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Lost in Translation

Back-room debates about the impact of trade secrets on whistle-blowers shows urgent need for EU wide whistle-blower protection


Today, unfortunately, the controversial Trade Secrets directive was formally adopted by the Council, but only after several delays due to disagreements over how specifically to translate a key provision in the text: the word "wrongdoing". This confusion at such a late stage in the democratic process clearly shows that specific EU legislation to effectively protect those that disclose public interest information, is desperately needed.

"Wrong doing" is an important word because in this case it relates specifically to whistle-blowers, and it determines to what extent those blowing the whistle, releasing trade secrets such as a list of clients (Panama Papers), the software within cars (Dieselgate scandal) or the details of a dodgy contract between service providers, would be liable for prosecution under the new trade secrets directive.

The problems whistle-blowers and journalists would face were hotly debated during the adoption of the trade secrets directive, which the Greens/EFA group opposed from the beginning because of the excessive secrecy rights granted to private companies and the near-complete disregard for freedom of information, freedom of expression, the rights of workers, and the protection of whistle-blowers - making it an overly one-sided text. Exception for whistle-blowers adopted by the European Parliament "Member States shall ensure that an application for the measures, procedures and remedies provided for in this Directive is dismissed where the alleged acquisition, use or disclosure of the trade secret was carried out in any of the following cases: for revealing misconduct, wrongdoing or illegal activity, provided that the respondent acted for the purpose of protecting the general public interest" However, other groups in European Parliament defended the trade secrets directive and voted for its adoption, precisely because it included an exception for whistle-blowers. During various debates on the matter, they insisted that the inclusion of the word "wrong doing" would ensure that whistle-blowers like Antoine Deltour and others involved in exposing the #LuxLeaks scandal would not be prosecuted under the Directive because it covered also immoral behaviour, not just illegal acts. This reading of the text was backed up by the official French translation, which clearly covered immoral behaviour. We had serious doubts about this analysis, calling for the directive to be scrapped and the vote postponed, but we were outvoted by the majorities in the Parliament.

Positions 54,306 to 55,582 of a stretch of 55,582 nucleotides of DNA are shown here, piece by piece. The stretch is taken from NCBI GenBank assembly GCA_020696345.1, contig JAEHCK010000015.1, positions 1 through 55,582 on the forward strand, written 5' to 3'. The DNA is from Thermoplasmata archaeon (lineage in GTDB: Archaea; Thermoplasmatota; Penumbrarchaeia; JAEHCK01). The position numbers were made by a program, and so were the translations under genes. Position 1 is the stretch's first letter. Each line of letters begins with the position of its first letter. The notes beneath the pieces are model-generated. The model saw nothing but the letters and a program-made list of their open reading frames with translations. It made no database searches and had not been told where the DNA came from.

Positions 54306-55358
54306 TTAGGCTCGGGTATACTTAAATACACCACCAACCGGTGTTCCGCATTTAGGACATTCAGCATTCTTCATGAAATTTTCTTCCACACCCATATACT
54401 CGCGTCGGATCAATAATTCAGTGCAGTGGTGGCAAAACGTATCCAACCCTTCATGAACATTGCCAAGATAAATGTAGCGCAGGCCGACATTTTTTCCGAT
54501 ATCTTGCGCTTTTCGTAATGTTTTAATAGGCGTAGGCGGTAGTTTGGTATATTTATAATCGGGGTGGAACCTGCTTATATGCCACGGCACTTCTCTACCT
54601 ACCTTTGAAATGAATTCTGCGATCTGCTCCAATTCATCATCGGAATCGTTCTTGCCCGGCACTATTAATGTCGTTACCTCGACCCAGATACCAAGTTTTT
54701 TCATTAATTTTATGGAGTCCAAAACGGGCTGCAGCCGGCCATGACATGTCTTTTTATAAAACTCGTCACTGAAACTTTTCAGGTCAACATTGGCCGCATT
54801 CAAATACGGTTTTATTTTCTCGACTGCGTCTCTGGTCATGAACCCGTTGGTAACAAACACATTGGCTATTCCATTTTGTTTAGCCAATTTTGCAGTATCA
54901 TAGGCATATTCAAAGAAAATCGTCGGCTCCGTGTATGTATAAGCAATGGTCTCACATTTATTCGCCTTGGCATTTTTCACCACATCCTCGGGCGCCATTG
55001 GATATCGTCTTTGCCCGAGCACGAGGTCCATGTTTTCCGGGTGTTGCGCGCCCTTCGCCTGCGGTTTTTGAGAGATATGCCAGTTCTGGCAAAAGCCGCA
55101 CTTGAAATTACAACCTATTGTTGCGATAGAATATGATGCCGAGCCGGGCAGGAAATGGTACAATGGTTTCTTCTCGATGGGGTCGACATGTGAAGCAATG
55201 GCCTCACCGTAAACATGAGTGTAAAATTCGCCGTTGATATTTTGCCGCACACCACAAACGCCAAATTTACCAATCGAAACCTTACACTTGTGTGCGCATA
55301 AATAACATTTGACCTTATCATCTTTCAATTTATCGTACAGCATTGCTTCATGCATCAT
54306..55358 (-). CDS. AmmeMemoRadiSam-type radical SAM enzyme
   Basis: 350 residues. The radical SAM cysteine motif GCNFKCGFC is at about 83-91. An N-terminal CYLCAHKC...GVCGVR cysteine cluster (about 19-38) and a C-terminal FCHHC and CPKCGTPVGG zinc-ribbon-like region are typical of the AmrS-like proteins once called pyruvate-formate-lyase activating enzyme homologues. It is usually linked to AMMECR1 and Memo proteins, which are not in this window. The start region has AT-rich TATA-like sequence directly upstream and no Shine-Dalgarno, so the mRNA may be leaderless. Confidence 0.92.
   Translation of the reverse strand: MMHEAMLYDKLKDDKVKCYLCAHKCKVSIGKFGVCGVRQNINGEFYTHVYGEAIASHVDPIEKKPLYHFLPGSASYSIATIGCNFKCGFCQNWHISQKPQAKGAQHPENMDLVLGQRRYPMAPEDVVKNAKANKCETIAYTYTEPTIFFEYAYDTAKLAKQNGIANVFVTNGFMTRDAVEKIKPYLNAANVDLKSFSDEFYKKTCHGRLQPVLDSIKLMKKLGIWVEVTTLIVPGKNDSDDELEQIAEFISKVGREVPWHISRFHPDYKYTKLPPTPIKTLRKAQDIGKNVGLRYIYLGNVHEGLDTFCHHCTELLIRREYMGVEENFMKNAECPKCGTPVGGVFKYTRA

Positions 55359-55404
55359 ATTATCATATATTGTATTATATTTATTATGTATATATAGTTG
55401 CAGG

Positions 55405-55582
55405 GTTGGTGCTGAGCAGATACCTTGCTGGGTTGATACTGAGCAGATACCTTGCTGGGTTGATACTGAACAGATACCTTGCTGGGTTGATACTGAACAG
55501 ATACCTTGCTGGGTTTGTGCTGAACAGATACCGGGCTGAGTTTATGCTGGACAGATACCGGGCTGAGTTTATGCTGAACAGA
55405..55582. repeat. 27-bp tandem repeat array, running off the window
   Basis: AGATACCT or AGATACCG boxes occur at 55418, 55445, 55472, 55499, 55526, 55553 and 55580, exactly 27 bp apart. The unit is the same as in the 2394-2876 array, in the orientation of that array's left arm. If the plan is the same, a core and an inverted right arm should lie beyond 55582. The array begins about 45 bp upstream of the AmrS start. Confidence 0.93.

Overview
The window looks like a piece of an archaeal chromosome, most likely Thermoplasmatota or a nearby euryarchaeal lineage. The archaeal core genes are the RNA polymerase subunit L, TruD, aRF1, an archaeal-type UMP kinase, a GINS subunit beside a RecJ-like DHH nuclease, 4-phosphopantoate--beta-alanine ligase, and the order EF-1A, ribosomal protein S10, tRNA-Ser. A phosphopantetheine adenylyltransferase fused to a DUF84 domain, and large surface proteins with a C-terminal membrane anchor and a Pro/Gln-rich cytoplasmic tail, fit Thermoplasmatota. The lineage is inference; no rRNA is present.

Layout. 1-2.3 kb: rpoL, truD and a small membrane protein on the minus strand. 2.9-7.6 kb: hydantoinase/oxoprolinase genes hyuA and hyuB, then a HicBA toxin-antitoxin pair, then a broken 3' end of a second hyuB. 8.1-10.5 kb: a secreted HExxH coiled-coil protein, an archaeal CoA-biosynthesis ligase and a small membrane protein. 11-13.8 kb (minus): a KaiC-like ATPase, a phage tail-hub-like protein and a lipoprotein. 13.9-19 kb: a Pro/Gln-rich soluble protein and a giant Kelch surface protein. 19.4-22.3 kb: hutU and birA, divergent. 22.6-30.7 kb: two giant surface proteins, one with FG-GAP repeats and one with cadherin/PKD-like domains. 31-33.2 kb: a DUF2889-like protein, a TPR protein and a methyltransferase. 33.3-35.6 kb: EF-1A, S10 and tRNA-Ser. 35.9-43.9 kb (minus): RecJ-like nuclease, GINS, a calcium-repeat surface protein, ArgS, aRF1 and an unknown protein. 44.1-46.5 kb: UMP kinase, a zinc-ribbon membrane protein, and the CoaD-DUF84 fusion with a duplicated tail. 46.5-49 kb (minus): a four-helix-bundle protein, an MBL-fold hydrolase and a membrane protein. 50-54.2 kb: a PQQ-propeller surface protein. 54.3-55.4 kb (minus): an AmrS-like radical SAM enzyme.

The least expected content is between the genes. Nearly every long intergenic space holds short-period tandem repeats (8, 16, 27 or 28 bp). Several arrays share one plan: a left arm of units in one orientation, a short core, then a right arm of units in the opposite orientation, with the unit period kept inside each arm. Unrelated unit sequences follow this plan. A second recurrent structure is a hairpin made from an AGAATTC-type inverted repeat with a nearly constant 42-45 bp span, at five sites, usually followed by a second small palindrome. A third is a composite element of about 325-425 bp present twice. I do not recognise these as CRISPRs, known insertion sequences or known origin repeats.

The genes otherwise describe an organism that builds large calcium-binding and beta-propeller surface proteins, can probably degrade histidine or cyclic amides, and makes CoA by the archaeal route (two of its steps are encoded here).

Back-room debates and translation woes